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Elon Musk Makes a Strange Call To Increase Oil and Gas Output

As strange as it seems, Elon Musk called for an increase in oil and gas output after the Russian invasion of Ukraine sent the gas prices through the roof. According to Musk, the shift to renewable energy can’t accelerate fast enough to protect the consumers from higher prices in the short term.
Elon Musk makes a strange call to increase oil and gas output 6 photos
Elon Musk makes a strange call to increase oil and gas outputElon Musk makes a strange call to increase oil and gas outputElon Musk makes a strange call to increase oil and gas outputElon Musk makes a strange call to increase oil and gas outputTesla Supercharger station
The uncertainties caused by the war in Ukraine sent the gas and oil prices up to levels never seen since the 2008 economic boom just before the crisis hit. This reverberates throughout the economy since pretty much everything runs on fossil fuels today, both for production and for transportation. The shock led Elon Musk to make a rare call for an increase in gas and oil output “immediately.”

Hate to say it, but we need to increase oil & gas output immediately. Extraordinary times demand extraordinary measures,” wrote Musk on Twitter. “Obviously, this would negatively affect Tesla, but sustainable energy solutions simply cannot react instantaneously to make up for Russian oil & gas exports.”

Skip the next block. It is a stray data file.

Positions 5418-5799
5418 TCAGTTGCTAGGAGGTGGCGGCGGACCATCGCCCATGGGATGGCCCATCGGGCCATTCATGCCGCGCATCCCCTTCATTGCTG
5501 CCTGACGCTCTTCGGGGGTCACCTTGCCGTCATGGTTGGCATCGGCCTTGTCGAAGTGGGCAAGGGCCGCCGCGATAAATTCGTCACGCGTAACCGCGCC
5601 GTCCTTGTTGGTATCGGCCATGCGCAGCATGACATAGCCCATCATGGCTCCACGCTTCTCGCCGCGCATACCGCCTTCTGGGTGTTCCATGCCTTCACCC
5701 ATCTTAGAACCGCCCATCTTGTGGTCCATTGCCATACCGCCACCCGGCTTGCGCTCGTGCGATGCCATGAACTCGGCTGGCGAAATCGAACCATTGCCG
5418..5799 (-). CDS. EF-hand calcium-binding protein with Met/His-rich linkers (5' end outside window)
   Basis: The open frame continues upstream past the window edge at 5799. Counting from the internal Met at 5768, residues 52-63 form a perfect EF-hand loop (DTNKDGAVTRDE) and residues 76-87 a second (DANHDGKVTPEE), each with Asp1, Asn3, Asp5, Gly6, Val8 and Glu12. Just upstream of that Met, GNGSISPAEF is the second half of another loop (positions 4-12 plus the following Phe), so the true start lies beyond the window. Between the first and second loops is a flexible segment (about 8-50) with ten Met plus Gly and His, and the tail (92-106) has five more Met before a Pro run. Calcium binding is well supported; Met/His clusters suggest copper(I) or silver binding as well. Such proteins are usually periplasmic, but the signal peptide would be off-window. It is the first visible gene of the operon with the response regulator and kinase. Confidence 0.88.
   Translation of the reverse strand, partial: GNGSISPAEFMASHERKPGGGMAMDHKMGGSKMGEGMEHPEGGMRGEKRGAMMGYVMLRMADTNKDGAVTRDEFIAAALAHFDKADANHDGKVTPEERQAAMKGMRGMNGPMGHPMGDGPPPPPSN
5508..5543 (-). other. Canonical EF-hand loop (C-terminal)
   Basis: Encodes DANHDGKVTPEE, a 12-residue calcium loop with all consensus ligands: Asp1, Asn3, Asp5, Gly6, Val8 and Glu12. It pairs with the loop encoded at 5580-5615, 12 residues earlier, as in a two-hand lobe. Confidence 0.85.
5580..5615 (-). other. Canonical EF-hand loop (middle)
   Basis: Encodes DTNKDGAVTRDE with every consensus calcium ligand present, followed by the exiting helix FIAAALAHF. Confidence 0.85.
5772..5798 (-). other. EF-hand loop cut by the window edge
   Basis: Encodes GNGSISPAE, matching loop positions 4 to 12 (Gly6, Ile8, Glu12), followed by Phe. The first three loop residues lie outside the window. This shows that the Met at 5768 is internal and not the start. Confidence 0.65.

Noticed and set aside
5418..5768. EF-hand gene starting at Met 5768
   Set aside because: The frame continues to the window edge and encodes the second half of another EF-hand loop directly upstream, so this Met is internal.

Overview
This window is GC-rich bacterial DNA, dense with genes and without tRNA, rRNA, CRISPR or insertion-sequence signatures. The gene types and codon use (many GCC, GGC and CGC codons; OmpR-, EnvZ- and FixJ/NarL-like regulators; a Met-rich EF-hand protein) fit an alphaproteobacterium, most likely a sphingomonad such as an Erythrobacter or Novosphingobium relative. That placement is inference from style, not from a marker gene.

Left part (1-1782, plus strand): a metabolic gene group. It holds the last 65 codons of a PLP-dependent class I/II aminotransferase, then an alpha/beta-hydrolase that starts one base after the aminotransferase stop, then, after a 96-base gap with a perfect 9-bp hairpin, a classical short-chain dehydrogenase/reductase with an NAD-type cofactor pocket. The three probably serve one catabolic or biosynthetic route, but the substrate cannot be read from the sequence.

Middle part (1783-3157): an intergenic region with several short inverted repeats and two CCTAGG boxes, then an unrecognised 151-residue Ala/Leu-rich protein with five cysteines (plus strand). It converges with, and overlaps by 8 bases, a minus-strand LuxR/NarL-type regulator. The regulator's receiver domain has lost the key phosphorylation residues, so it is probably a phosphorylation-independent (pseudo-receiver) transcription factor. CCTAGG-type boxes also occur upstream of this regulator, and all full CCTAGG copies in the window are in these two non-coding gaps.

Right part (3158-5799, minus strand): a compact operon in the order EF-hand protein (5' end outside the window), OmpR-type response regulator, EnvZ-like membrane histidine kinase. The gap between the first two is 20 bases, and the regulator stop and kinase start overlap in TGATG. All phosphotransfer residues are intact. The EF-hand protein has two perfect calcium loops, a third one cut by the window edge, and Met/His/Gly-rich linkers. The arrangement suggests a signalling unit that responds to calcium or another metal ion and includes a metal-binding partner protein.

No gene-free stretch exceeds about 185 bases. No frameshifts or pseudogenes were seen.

Musk’s tweets come at a time when the Biden administration weighs imposing a ban on U.S. imports of Russian crude oil. A similar idea was dismissed earlier, according to people familiar with the matter. Musk’s call is echoed by oil industry leaders that are also calling for support to boost production.

This is strangely one time when Elon Musk and the big oil are on the same page regarding increasing oil and gas production. For so many times, Tesla’s boss advocated for the phasing out of fossil fuels and an accelerated switch to electricity, especially when produced from renewable sources. But, as Musk puts it, extraordinary times demand extraordinary measures and we’re glad Musk recognizes the extraordinary times we live in.

Crude oil reached a peak of $139 a barrel (Brent) or $130 (West Texas Intermediate) for a short time on Sunday night. The highest price recorded in history was $147.02 on July 11, 2008, on the New York Mercantile Exchange. Regular gasoline price in the U.S. hit an average of $4 per gallon on Monday and is expected to reach $4.25 by Memorial Day.



 
 
 
 
 

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